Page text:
21 European External Action Service, “EU-Russia Cooperation Programme”: eeas.europa.eu/ delegations/russia/eu_russia/tech_financial_cooperation/index_en.htm [called 2 February 2015] Back The legal basis for EU-Russia relations is the Partnership and Cooperation Agreement (PCA). The PCA signed in June 1994 and in force since December 1997 should be valid for ten years. Thus, since 2007, it is automatically renewed until it is replaced by a new agreement.  The PCA provides a political, economic and cultural framework for Relations between Russia and the EU. Above all, it is a question of promoting trade, investment and harmonious economic relations. However, it also mentions “common respect for democratic principles and human rights as defined in particular in the Helsinki Final Act and the Charter of Paris for a New Europe” and a commitment to international peace and security.   A replacement agreement has been under negotiation since 2008 and a more detailed agreement will be negotiated after this accession and after accession to the WTO. On the eve of the 2013 Vilnius summit between the EU and its eastern neighbours, there was “raw geopolitical competition” that has not existed in Europe since the end of the Cold War, when Russia tried to convince the countries of its “near country” to join its new Eurasian economic union instead of signing association agreements with the EU.  The Russian government led by President Putin managed to convince Armenia (in September) and Ukraine (in November) to end talks with the EU and start negotiations with Russia.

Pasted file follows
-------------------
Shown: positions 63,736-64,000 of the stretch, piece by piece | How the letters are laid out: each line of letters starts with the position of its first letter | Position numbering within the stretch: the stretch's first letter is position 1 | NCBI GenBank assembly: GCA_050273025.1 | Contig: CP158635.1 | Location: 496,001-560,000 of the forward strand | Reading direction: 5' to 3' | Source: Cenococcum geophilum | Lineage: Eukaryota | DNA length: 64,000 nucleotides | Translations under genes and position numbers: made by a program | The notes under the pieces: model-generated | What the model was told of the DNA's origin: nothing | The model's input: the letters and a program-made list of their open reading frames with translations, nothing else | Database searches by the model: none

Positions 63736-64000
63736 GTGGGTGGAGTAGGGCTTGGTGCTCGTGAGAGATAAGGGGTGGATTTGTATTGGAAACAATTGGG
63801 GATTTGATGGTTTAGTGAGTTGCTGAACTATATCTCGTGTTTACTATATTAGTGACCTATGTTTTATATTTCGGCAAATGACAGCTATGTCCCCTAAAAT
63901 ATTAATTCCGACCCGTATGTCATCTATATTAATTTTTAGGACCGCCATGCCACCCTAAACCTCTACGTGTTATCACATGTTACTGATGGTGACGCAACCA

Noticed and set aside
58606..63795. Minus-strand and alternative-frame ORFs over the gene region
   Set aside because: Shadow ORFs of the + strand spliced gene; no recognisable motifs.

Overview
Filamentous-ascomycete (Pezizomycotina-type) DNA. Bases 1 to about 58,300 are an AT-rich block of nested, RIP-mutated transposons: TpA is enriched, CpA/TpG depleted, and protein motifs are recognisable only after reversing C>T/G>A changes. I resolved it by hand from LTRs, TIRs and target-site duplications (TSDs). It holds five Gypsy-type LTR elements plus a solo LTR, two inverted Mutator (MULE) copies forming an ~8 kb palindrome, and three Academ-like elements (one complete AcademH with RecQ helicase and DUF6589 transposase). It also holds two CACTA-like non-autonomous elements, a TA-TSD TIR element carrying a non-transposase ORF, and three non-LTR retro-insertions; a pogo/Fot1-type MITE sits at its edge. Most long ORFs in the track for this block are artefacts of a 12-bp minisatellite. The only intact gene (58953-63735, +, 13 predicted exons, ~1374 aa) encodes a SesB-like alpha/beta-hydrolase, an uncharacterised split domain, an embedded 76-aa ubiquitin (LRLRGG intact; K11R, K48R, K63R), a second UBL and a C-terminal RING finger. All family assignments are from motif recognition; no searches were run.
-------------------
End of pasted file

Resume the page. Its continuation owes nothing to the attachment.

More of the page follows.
Nevertheless, the EU summit continued, with Moldova and Georgia committing to conclude agreements with the EU, despite Russia`s opposition.  Widespread protests in Ukraine led then-President Viktor Yanukovych to leave Ukraine in February 2014 in a major Russian city. Russia then began a military intervention in Ukraine. This action was condemned as an invasion of the European Union, which imposed visa bans and asset freezes on some Russian officials.  The Council of the European Union stated that “Russia`s violation of international law and destabilization … To challenge the European security order in its essence.  A February 2014 poll by the Levada Center, Russia`s largest independent opinion organization, found that nearly 80 percent of Russian respondents had a “good” impression of the EU.